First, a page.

Positivism vs Realism
James Francis Lyons-Weiler
weiler at ERS.UNR.EDU
Sun Dec 14 15:12:45 CST 1997
On Sun, 14 Dec 1997, Tom DiBenedetto wrote:
> > If you are saying that hypotheses of convergence that
> > are retained as result of a parsimony analysis are not
> > corroborated as hypotheses of convergence by the parsimony "test",
> huh? We do not begin with any hypotheses of convergence. They are a
> result we are forced to accept when we encounter incongruence.
I never quite understand how a scientific inference leads
one to be forced to accept anything, if it's Popperian...
> > then you must also be saying that hypotheses of homology that
> > are retained are also not corroborated.
> huh? Since your premise is wrong, the conclusion is meaningless.
There is not a whit of difference in the empirical content
of the two following statements:
states A and B are homologous
states A and B are not convergent
They simply refer to different processes rendering their
distribution. If, as you claim, cladistic parsimony is
Popperian, then the logical framework affords the corroboration,
not the scientist. Therefore, either converges are just as
corroborated as hypotheses of homology (after the p "test")
or neither are corroborated. We can't decide willy-nilly
whhen which evidence (test statements) is relevant to
which hypotheses. That's just not science.
> There are no convergences to be corroborated before the test is run.
They either exist, or they do not.
> > Popper and Miller's proofs in the early '80s show clearly
> > that when a test only serves to restate the obvious, (1)
> > no corroboration results,
> and you think that a specific phylogenetic hypothesis is ever
Sure- taxon a is the sister taxon to B, to exclusion of
all other taxa...
> > (2) the test was not a critical test,
> given the number that are falsified, how can you claim the test isnt
Apparently falsified! And again, you are offering an
inductive justification - hardly Popperian.
> > (3) time is better spent either thinking of new and
> > bold hypotheses or devising more critical tests that
> > surpass the no longer salient ones in their revelations.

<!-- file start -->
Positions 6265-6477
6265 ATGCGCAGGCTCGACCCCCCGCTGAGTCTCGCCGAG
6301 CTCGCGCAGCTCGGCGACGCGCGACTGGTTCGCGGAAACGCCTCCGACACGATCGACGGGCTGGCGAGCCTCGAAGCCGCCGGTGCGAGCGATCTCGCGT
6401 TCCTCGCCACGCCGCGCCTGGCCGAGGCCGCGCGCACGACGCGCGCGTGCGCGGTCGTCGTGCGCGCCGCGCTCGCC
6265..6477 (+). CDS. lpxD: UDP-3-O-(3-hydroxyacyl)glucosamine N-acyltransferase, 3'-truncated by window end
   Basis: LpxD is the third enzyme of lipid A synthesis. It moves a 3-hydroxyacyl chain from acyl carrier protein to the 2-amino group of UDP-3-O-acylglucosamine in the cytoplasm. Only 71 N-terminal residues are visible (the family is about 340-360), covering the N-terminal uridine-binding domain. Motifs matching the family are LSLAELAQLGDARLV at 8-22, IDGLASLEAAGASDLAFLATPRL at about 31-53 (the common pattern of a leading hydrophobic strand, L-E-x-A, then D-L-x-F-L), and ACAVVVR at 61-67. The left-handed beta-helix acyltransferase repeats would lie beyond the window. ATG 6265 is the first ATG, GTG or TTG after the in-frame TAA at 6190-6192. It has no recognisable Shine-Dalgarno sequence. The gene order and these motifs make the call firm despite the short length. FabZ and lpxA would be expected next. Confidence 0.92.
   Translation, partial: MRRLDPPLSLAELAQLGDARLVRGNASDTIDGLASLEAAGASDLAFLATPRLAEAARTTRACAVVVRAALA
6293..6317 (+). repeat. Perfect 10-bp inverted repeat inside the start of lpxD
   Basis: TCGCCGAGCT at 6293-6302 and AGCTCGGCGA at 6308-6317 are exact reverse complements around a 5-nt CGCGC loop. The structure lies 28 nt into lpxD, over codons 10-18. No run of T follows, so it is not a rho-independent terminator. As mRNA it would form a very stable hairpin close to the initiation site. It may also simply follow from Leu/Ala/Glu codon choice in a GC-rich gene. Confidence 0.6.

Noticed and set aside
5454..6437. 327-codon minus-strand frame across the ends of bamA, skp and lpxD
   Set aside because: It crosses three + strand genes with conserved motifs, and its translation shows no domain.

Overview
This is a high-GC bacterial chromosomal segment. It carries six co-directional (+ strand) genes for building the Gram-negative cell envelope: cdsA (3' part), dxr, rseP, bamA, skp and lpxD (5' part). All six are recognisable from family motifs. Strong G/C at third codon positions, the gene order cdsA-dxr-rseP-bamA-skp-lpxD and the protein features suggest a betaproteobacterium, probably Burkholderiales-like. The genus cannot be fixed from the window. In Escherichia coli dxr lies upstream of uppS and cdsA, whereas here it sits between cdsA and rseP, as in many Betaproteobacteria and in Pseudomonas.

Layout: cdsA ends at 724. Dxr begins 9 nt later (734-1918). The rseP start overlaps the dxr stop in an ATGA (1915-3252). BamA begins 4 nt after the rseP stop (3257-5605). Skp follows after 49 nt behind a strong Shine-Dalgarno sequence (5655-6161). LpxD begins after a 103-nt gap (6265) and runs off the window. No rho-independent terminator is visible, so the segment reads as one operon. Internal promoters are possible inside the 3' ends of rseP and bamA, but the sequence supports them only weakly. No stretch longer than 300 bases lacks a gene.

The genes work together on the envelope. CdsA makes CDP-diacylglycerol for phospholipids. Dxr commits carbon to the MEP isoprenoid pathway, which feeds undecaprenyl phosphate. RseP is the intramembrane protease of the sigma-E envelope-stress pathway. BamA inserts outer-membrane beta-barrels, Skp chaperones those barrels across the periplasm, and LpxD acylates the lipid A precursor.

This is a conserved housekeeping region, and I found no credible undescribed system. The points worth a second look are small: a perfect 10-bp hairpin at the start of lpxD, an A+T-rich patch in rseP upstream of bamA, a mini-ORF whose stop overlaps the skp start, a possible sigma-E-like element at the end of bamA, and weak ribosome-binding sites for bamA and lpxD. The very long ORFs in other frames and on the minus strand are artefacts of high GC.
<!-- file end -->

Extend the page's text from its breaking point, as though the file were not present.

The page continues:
> so let me hear your bold hypothesis for the data of character
OK- Ho. There will be no significance difference between
the degree of implied nestedness in data set A and that
which may be expected by chance alone...
> > We need only use tests that are set up to tell
> > us if and when a significant level of congruence exists.
> > Parsimony doesn't address this.
> But that is another issue Your significance test is not going to
> yield a set of relationships. That is what we are after in
> systematics, y'know....
Not just any set of proposed relationships - the
most accurate possible seems the goal...
> >> When something is labeled homoplasy and we are forced to accept
> >> an ad hoc explanation for its presence in the data, we are
> >> acknowledging that it has failed to be corroborated by out test - it
> >> is a falsification. How can this be seen as dismissing Popperian
> >> corroboration?????
> > Because if it to be dismissed as a hypothesis of homology,
> > it must be a hypothesis of convergence.
> ???? If data cannot be explained by the tested hypothesis, then we
> need a new (smaller scale) explanation to account for it. This is not
> in any way non-Popperian.
I disagree - it is completely ad-hoc.
> "a high probability is a dubious reward for saying very
> little, or nothing. In other words, the rule 'Obtain high
> probabilities' puts a premium on ad hoc hypotheses. All this presents
> a most uninspiring picture of science- a picture, moreover, that does
> not in the least resemble the original. Indeed, what makes the
> original so inspiring is its boldness; its boldly conceived
> hypotheses, boldly submitted to every kind of criticism - to every
> refutaton we can think of, including the most severe tests....."